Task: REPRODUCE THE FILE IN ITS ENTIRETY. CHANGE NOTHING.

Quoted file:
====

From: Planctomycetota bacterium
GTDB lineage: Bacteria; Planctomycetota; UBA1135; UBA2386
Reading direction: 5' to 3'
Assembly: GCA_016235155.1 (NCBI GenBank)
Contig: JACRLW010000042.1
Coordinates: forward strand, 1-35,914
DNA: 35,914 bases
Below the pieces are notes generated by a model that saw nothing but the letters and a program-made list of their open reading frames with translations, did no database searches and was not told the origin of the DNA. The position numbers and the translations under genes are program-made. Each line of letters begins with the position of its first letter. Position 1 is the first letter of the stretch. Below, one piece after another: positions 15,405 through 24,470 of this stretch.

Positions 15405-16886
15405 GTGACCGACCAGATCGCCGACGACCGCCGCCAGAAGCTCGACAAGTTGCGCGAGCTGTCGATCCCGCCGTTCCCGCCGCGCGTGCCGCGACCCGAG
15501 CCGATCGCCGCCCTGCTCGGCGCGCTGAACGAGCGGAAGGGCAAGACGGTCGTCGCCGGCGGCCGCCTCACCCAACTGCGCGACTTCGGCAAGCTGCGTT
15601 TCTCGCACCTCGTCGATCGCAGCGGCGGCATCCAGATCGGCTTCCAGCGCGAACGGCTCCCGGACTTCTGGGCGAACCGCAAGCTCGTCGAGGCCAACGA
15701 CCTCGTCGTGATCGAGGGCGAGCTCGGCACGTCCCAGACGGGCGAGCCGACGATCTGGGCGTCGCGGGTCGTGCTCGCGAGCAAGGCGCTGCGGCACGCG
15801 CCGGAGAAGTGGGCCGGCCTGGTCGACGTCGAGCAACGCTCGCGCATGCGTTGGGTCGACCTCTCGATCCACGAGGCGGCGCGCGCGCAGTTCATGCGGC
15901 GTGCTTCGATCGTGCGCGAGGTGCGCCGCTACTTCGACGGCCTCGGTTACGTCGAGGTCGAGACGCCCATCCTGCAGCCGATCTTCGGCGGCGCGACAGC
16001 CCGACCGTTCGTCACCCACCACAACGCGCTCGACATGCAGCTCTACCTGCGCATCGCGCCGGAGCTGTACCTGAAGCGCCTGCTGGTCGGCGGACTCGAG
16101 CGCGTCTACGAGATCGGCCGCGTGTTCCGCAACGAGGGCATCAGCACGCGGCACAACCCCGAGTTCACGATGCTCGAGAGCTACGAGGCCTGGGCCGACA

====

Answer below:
From: Planctomycetota bacterium
GTDB lineage: Bacteria; Planctomycetota; UBA1135; UBA2386
Reading direction: 5' to 3'
Assembly: GCA_016235155.1 (NCBI GenBank)
Contig: JACRLW010000042.1
Coordinates: forward strand, 1-35,914
DNA: 35,914 bases
Below the pieces are notes generated by a model that saw nothing but the letters and a program-made list of their open reading frames with translations, did no database searches and was not told the origin of the DNA. The position numbers and the translations under genes are program-made. Each line of letters begins with the position of its first letter. Position 1 is the first letter of the stretch. Below, one piece after another: positions 15,405 through 24,470 of this stretch.

Positions 15405-16886
15405 GTGACCGACCAGATCGCCGACGACCGCCGCCAGAAGCTCGACAAGTTGCGCGAGCTGTCGATCCCGCCGTTCCCGCCGCGCGTGCCGCGACCCGAG
15501 CCGATCGCCGCCCTGCTCGGCGCGCTGAACGAGCGGAAGGGCAAGACGGTCGTCGCCGGCGGCCGCCTCACCCAACTGCGCGACTTCGGCAAGCTGCGTT
15601 TCTCGCACCTCGTCGATCGCAGCGGCGGCATCCAGATCGGCTTCCAGCGCGAACGGCTCCCGGACTTCTGGGCGAACCGCAAGCTCGTCGAGGCCAACGA
15701 CCTCGTCGTGATCGAGGGCGAGCTCGGCACGTCCCAGACGGGCGAGCCGACGATCTGGGCGTCGCGGGTCGTGCTCGCGAGCAAGGCGCTGCGGCACGCG
15801 CCGGAGAAGTGGGCCGGCCTGGTCGACGTCGAGCAACGCTCGCGCATGCGTTGGGTCGACCTCTCGATCCACGAGGCGGCGCGCGCGCAGTTCATGCGGC
15901 GTGCTTCGATCGTGCGCGAGGTGCGCCGCTACTTCGACGGCCTCGGTTACGTCGAGGTCGAGACGCCCATCCTGCAGCCGATCTTCGGCGGCGCGACAGC
16001 CCGACCGTTCGTCACCCACCACAACGCGCTCGACATGCAGCTCTACCTGCGCATCGCGCCGGAGCTGTACCTGAAGCGCCTGCTGGTCGGCGGACTCGAG
16101 CGCGTCTACGAGATCGGCCGCGTGTTCCGCAACGAGGGCATCAGCACGCGGCACAACCCCGAGTTCACGATGCTCGAGAGCTACGAGGCCTGGGCCGACA